The Association of Law Students has petitioned President Nana Akufo-Addo to cause the withdrawal of the controversial Legal Profession Regulations 2017 from Parliament.
The Association wants the President to impress on Members of Parliament to vote against the regulation.
[contextly_sidebar id=”OunHzZXNpqy1ftHVzmh16Iki6JmkGQJc”]The General Legal Council laid the Regulations in Parliament in mid-December 2017, in response to a Supreme Court order for a clear admission procedure into the Ghana School of Law, and call to the Ghana Bar.
The proposed LI in question, among other things, states that the General Legal Council will conduct an entrance exam for the admission of students to the school, and conduct interviews for all applicants who pass the Ghana School of Law Entrance Examination.
The LI is expected to become Law in February, 2018.
But the law students maintain that if the document is passed in its current form, it will restrict access to legal education.
Speaking to Citi News, the President of the Association, Noah Tetteh, said, “we are asking for students to be allowed to go to the law school, and directly after that, there should be an examination that they will take and if they pass that exam, then those who make it will be called to the Bar as lawyers. We are asking for the intervention of the President. Take away the exams. Take away the interview and allow students to go straight to the law school to be trained as lawyers.”
Noah Tetteh stressed that, the Legal Council should be more focused on improving the quality of legal education and not restricting access.
“The Act which regulates Legal education has been there since the inception of legal education in Ghana. It is not about restricting people’s access to the law school that will churn out quality lawyers in Ghana. It’s about allowing people to go to the law school to improve facilities to improve their education. That is the reason why we petitioned the President.”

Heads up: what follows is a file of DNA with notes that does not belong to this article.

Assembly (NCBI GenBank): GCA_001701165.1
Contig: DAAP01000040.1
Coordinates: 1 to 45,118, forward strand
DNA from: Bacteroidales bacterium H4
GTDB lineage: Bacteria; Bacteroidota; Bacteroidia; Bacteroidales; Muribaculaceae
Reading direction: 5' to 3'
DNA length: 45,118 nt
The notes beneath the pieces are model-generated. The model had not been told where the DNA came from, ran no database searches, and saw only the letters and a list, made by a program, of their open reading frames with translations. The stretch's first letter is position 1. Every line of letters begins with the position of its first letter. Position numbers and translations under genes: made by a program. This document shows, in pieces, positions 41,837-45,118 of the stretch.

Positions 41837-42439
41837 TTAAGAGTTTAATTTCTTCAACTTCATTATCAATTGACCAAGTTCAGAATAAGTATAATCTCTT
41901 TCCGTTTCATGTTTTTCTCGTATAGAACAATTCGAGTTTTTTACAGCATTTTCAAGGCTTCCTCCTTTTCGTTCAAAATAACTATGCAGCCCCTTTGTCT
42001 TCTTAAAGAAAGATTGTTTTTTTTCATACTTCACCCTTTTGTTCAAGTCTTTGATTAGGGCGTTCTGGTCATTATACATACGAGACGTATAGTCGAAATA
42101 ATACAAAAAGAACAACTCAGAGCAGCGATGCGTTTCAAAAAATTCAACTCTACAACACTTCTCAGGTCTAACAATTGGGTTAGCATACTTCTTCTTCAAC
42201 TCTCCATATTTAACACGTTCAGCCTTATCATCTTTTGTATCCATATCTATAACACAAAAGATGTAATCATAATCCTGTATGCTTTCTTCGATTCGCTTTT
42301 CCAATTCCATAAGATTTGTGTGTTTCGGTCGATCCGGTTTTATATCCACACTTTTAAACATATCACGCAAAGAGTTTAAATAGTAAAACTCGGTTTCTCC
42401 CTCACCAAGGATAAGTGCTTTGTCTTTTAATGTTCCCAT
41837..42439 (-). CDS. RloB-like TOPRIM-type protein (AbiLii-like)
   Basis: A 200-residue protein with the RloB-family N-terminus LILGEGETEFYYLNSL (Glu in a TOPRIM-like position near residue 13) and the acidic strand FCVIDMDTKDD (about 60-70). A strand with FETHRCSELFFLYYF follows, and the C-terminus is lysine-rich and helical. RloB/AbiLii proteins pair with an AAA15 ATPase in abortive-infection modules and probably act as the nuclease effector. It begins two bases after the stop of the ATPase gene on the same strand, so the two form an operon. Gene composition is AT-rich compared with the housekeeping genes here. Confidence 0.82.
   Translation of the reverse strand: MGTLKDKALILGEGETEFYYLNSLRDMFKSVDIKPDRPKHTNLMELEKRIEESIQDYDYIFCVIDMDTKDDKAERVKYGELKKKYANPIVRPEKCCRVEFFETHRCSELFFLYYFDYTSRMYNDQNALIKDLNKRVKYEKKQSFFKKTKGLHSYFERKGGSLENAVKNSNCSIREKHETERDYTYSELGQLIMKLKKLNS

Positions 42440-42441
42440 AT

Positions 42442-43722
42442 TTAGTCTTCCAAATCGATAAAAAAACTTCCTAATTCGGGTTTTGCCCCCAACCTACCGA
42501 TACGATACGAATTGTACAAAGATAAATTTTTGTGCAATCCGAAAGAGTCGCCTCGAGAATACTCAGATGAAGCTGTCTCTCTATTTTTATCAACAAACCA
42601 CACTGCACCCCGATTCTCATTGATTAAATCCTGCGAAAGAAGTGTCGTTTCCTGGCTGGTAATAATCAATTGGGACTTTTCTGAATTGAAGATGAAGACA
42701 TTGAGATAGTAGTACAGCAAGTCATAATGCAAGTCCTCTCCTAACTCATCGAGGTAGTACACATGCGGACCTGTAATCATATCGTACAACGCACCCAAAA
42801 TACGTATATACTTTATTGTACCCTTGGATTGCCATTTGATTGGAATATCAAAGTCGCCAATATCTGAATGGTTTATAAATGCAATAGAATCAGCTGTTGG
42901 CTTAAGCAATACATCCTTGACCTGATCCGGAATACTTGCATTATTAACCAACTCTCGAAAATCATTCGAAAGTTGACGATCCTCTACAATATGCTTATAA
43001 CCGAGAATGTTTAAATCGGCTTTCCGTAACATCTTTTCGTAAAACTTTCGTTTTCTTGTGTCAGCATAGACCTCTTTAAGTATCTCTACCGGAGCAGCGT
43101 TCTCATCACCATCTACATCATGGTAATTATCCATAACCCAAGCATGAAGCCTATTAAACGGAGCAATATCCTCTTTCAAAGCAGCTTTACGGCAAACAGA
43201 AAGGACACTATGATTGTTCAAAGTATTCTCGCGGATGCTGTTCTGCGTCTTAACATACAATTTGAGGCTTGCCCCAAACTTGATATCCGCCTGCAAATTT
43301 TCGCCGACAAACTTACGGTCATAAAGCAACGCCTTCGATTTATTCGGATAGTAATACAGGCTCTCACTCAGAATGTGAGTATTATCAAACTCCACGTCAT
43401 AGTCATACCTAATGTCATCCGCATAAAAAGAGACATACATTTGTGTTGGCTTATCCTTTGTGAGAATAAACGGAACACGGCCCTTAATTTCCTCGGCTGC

Protest from students
A group calling itself the Concerned Law Students had earlier submitted a petition to Parliament against the new LI, describing it as a deliberate attempt by the GLC to frustrate them, something they considered a violation of their rights.
Ken Addor Donkor, the leader of the group, said the proposed LI was an attempt to kill the dreams of law students.
Exams, interviews barred for Law School
When the Supreme Court declared the interviews unconstitutional, it said the requirements are in violation of the Legislative Instrument 1296, which gives direction for the mode of admission.
The Justices in delivering their judgment, also indicated that their order should not take retrospective effect, but should be implemented in six months, when admissions for the 2018 academic year begin.
The plaintiff, Professor Kwaku Asare, a United States-based Ghanaian lawyer, went to court in 2015, challenging the legality of the modes of admission used by the Ghana School of Law.
According to him, the number of people who were admitted into the Ghana School of Law was woefully small considering the number of people who possessed LLB.
The Ghana Law School has been criticized for being overly rigid considering that it serves 12 schools providing LLB degrees.
The current training regime limits the intake into the Ghana Law School to under 500 of the about-2000 LLB graduates annually.
In his suit, Professor Kwaku Asare prayed for a declaration that GLC’s imposition of entrance examination and interview requirements for the Professional Law Course violates Articles ll (7) 297 (d) 23, 296 (a) (b) and 18 (2) of the 1992 Constitution.
By: Sixtus Dong Ullo/citifmonline.com/Ghana